Georgia is an underrated backpacker’s destination. Not only is it the perfect destination for nature, culture and history lovers, it’s also very cheap to travel and live here. We spent 11 months in this stunning country and it’s one of the cheapest countries we’ve been to so far. It still surprises me that Georgia isn’t added to one of those generic lists of ‘Cheapest destinations in the world’ or ‘The best countries for digital nomads’. Maybe the writers haven’t been here before, didn’t do their research very well or just copied what every other blogger wrote before them… In any case, Georgia is the perfect place for budget backpackers and digital nomads who want to settle down for a while.
For starters, Georgia is very generous when it comes to the length of the visa. Citizens from the European Union, North America, Oceania, Central Asia, South America (with the exception of Chile and Uruguay) and Southern Africa can enter Georgia one year visa free – more info here.
This article is a break-down of the living and travel costs in Georgia, written with the average budget backpacker in mind.
Late spring, summer and early autumn is a perfect time to camp in the lush and pristine countryside of Georgia. You can pitch your tent almost everywhere for free and no-one will bother you about it. If you see a nice piece of land and you suspect it belongs to someone, ask for permission first and 99% of the time the owner will say yes. Just keep an eye out for wild dogs or animals. You might also get an occasional visit from a local who will insist on sharing a glass of wine or chacha (similar to grappa or raki) with you. Read more about our camping experiences in Georgia.
Hostels are very cheap and ideal if you travel by yourself. On Hostelworld you can find a bed in a mixed dorm room starting from $5 per night, even in the capital city Tbilisi!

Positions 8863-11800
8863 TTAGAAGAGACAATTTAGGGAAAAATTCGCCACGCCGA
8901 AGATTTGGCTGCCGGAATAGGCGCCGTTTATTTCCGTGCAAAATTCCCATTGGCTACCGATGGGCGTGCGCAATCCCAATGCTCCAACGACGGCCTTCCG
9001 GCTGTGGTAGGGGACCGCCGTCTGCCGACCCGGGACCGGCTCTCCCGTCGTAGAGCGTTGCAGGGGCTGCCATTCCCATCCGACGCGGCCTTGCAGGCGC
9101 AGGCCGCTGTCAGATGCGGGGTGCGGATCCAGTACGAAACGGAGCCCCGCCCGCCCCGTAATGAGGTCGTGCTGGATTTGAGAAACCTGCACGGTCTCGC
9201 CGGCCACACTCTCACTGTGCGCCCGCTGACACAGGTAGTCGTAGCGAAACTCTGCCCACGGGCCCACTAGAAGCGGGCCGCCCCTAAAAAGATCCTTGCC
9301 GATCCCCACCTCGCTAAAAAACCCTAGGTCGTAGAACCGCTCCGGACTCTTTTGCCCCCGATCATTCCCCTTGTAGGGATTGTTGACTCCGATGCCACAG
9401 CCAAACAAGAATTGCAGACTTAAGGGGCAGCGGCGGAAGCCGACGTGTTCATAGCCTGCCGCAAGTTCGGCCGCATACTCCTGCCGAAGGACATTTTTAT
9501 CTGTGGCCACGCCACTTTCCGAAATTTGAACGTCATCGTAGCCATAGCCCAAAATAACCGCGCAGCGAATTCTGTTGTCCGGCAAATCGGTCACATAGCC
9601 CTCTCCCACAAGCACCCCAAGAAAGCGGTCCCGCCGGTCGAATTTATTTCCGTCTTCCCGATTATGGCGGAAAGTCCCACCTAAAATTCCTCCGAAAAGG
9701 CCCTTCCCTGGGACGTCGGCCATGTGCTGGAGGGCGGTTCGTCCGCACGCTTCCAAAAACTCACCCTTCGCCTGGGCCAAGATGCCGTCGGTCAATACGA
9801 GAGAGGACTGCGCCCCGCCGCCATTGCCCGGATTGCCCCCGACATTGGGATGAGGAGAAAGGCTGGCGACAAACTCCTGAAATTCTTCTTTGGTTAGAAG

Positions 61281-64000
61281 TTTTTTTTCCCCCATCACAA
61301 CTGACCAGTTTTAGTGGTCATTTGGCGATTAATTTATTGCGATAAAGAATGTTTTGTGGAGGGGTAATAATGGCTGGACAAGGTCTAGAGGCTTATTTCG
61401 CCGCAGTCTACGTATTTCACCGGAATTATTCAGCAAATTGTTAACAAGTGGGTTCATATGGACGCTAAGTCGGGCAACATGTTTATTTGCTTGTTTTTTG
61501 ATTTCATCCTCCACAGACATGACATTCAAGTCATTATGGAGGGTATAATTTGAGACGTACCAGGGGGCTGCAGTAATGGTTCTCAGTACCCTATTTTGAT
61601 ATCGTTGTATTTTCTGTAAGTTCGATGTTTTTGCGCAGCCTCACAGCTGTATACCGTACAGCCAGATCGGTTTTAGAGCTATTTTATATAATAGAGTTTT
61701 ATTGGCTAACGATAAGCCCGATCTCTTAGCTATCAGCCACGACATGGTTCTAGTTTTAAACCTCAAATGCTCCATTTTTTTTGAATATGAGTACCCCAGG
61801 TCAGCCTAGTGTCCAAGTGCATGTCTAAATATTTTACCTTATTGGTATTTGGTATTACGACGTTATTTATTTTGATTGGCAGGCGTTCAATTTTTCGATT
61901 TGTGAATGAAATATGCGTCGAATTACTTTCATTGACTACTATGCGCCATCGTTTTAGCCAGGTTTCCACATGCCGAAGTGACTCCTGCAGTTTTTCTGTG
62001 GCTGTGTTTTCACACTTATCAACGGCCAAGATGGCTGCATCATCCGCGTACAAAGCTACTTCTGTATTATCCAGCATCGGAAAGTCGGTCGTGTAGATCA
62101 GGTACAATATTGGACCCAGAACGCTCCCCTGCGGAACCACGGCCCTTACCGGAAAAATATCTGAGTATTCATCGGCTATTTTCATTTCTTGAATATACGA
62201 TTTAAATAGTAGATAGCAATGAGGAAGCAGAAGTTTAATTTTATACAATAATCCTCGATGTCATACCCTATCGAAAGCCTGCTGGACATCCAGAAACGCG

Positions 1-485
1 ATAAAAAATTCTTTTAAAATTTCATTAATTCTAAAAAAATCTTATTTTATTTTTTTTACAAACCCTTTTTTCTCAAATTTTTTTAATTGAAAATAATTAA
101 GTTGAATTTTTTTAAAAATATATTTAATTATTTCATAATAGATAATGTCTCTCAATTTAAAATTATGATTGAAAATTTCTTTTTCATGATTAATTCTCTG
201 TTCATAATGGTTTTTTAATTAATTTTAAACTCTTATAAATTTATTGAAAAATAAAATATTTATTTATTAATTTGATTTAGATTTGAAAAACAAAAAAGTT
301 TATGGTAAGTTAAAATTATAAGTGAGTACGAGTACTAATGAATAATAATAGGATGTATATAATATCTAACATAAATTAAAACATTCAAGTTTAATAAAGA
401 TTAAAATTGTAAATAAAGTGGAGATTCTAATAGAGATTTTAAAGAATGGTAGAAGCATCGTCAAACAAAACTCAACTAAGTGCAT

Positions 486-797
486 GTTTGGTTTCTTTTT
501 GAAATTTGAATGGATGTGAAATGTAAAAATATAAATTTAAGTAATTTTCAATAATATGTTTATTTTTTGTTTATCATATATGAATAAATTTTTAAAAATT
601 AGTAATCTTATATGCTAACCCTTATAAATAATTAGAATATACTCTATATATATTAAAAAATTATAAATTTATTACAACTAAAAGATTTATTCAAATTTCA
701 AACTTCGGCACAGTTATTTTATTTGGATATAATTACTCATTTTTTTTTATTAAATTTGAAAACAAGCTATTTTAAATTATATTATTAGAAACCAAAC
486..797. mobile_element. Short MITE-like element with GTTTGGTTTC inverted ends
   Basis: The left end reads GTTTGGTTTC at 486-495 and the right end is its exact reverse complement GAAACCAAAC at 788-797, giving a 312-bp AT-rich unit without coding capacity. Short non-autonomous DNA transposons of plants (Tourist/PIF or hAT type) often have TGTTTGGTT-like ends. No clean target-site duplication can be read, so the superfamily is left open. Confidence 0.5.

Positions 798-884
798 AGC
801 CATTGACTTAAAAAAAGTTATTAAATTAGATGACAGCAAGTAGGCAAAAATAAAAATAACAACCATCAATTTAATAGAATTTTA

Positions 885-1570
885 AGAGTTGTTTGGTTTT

In case you can’t find a hostel in the town you travel to or you want more privacy, then staying in a guesthouse or homestay might be a better option, especially when you are traveling with a partner or friend. You can find a nice twin or double room on Booking.com starting from $12 per night (for 2 people!!).
Renting an apartment in Georgia is really cheap. It’s one of the reasons why we stayed for almost one year in Georgia, although it depends where you are and in which time of the year you’re starting to rent. My suggestion is to look for housing before or after the high season (May – September) as the prices will be lower.
What we paid:
We lived in 3 different cities during 4 different seasons and here’s what we paid on a monthly basis:
* utilities = gas, water, electricity and internet
- September to January in Tbilisi (the capital city of Georgia):
Rent: $175 for a studio outside the city center
$250 for a one bedroom apartment outside the city center
Utilities: 60 GEL (about $25) in autumn, 80 GEL (about $33) in winter
- February to April in Batumi (modern and touristic city on the coast of the Black Sea):
Rent: $300 for a two bedroom apartment in the heart of the city center
Utilities: 125 GEL (about $52) in winter, 75 GEL (about $31) in spring
- May to July in Gori (non-touristic town about 80 km from Tbilisi):
Rent: $200 for a two bedroom apartment
Utilities: 50 GEL (about $20) in summer
As you can see, the prices for the utilities depend on the weather conditions and the rent on the season + location. You can also keep the costs lower if you share a flat with someone.
How to find an apartment to rent:
We found our first apartment through AirBnB. Most hosts give a good discount if you rent per month. You can always send them a private message and negotiate about the monthly price, especially when you want to rent the flat during low-season.
- Facebook groups
There are a few Facebook groups on which you can find apartments and flats to rent and where you can also write a post with your preferences. For example: ‘I’m looking for a one bedroom flat in the city center of Tbilisi for $250 per month’. You can also find people in these groups who are searching for a roommate.
Another great group is Georgian Wanderers. This is a great community of expats and Georgians who will help you with any question you have about living and working in Georgia.
- Real estate websites
On the website myhome.ge you can also search for an apartment or house.
Hitchhiking in Georgia is very easy and fun. You meet great people who will often invite you to a meal or a drink (Georgia is very famous for its hospitality but watch out with the amount of wine you drink – talking out of experience…) and it’s an adventurous and free way of getting around!
- Mashrutka (mini-bus) – travel like a local!
The moment you set foot on Georgian ground, you’ll see these small buses all over the roads. It’s the main public transport for the local people to get around in cities, villages and across the country. It’s the cheapest transportation and relatively comfortable. The mashrutky don’t have a fixed schedule but you’ll find them all over the place. You can stop them by waving your hand at the driver.